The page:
18 research outputs found

    Investigation of the use of Raman Spectroscopy for Non-invasive Glucose Calculation in Blood

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    According to a study by the American Diabetes Association, 171 million people or 2.8% of people in the world suffered from diabetes. It is important to get more information about blood sugar levels which would allow them to better control their blood sugar levels and help reduce complications. This project was motivated by similar work recently studied by a MIT group. This project uses a simulation of Raman spectroscopy to calculate the glucose content of the simulated blood. Specifically, we back out how much glucose is in our simulated sample and quantitatively understand error within the analysis

    Benefit-risk assessment and reporting in clinical trials of chronic pain treatments: IMMPACT recommendations.

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    ABSTRACT: Chronic pain clinical trials have historically assessed benefit and risk outcomes separately. However, a growing body of research suggests that a composite metric that accounts for benefit and risk in relation to each other can provide valuable insights into the effects of different treatments. Researchers and regulators have developed a variety of benefit-risk composite metrics, although the extent to which these methods apply to randomized clinical trials (RCTs) of chronic pain has not been evaluated in the published literature. This article was motivated by an Initiative on Methods, Measurement, and Pain Assessment in Clinical Trials consensus meeting and is based on the expert opinion of those who attended. In addition, a review of the benefit-risk assessment tools used in published chronic pain RCTs or highlighted by key professional organizations (ie, Cochrane, European Medicines Agency, Outcome Measures in Rheumatology, and U.S. Food and Drug Administration) was completed. Overall, the review found that benefit-risk metrics are not commonly used in RCTs of chronic pain despite the availability of published methods. A primary recommendation is that composite metrics of benefit-risk should be combined at the level of the individual patient, when possible, in addition to the benefit-risk assessment at the treatment group level. Both levels of analysis (individual and group) can provide valuable insights into the relationship between benefits and risks associated with specific treatments across different patient subpopulations. The systematic assessment of benefit-risk in clinical trials has the potential to enhance the clinical meaningfulness of RCT results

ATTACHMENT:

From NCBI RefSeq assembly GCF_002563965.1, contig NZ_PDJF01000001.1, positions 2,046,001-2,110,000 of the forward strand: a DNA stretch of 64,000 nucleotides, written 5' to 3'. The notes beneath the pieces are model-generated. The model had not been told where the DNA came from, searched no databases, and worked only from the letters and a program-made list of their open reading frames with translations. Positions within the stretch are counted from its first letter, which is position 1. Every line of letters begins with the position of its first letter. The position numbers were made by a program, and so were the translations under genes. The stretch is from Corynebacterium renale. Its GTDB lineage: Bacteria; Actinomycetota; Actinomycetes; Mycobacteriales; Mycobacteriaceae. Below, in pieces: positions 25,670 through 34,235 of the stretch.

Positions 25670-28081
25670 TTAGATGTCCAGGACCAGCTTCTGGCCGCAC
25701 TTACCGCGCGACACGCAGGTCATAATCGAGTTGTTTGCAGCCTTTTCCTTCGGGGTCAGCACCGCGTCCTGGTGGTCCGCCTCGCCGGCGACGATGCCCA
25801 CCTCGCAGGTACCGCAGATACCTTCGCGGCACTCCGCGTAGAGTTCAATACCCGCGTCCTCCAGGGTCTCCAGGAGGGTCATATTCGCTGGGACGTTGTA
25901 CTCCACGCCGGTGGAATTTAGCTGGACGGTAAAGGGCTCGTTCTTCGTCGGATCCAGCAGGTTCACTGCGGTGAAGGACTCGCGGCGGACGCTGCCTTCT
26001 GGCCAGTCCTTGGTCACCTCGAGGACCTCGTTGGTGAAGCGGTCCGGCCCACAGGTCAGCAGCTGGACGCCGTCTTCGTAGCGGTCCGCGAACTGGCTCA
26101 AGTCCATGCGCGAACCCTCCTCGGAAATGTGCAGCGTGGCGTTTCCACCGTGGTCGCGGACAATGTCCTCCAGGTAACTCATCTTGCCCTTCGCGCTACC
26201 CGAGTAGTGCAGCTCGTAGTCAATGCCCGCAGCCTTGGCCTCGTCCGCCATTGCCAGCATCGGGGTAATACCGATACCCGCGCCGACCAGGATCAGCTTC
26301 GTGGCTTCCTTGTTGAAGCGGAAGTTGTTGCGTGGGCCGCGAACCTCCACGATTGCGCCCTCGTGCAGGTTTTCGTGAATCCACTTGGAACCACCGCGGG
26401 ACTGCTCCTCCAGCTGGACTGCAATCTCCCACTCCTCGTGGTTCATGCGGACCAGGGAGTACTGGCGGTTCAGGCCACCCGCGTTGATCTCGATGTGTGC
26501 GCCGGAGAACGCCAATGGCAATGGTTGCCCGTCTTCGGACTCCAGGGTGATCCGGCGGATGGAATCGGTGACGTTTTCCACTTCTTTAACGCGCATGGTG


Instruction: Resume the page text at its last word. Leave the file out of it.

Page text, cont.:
The DUNE Far Detector Vertical Drift Technology, Technical Design Report